Document Type


Date of Degree

Summer 2009

Degree Name

PhD (Doctor of Philosophy)

Degree In


First Advisor

Robert E. Malone

First Committee Member

Daniel Eberl

Second Committee Member

John Logsdon

Third Committee Member

Diane Slusarski

Fourth Committee Member

Marc Wold


Meiosis is the unique process in which diploid cells undergo two consecutive divisions to produce haploid daughter cells. It is indispensable for sexual reproduction in all eukaryotic organisms and maintains proper chromosome number through generations. An integral step in the meiotic program is genetic recombination; recombination is required for a successful reductional division. In the yeast Saccharomyces cerevisiae, recombination is initiated by DNA double strand breaks (DSBs) that are created by ten recombination initiation proteins. Similar phenotypes are observed when any of these genes is mutated. This has made the mechanism by which these proteins function to initiate recombination difficult to unravel. One hypothesis is that these proteins form a functional complex for activity, in which all (or most) of them physically interact. The work described in Chapter 2 contributes to understanding the putative DSB-producing recombination initiation complex, suggesting there is substantial flexibility among initiation protein interactions. The results are also consistent with the view that the proteins assemble on the DNA. Studies in Chapter 3 examined the recombination initiation protein interactions during DSB formation in more detail using a novel experimental approach. While the initial experiments using this approach produced unexpected results, the assay is a promising tool for the future.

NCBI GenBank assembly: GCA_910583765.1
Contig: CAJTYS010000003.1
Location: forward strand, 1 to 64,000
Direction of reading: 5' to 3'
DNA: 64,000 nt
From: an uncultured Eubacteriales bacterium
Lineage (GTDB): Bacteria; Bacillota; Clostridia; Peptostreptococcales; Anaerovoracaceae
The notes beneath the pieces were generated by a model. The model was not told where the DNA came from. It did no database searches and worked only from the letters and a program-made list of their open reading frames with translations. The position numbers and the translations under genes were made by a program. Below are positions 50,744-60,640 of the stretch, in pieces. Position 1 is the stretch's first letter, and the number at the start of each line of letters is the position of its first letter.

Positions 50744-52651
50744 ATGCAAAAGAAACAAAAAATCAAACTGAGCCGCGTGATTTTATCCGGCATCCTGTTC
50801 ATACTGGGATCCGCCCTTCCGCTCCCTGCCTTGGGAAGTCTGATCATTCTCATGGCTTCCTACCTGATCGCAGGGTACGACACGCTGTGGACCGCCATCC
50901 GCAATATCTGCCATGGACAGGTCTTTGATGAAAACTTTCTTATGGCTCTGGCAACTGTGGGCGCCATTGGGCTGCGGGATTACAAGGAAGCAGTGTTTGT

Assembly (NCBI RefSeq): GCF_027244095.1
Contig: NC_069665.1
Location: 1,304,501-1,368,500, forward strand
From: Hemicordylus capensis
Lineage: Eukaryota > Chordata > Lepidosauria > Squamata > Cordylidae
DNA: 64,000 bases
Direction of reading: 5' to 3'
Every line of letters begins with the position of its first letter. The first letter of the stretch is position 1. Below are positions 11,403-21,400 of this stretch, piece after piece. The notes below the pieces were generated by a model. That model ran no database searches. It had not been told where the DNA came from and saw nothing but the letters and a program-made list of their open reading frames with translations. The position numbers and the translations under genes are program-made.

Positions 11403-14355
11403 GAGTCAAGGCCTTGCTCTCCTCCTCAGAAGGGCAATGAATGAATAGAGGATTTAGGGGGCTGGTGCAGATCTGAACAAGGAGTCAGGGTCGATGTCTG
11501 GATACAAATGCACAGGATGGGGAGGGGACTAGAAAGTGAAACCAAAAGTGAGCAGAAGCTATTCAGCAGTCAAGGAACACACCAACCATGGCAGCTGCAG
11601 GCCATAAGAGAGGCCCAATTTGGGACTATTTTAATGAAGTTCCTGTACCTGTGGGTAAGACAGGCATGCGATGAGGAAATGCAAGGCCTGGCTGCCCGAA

In addition to creating DSBs, a subset of the initiation proteins perform a second function during early meiosis; they create a recombination initiation signal (RIS) to delay the onset of the reductional division in wild-type cells. Although the signal and the downstream target are well-defined, less is known about how the RIS is transduced to the downstream target. The work in Chapter 4 contributes to defining this transduction, and therefore enhances our understanding of the relationship between the recombination initiation proteins and the reductional division.


Initiation, Meiosis, Proteins, Recombination, Saccharomyces


xii, 279 pages


Includes bibliographical references (pages 258-279).


Copyright 2009 Demelza Rae Koehn

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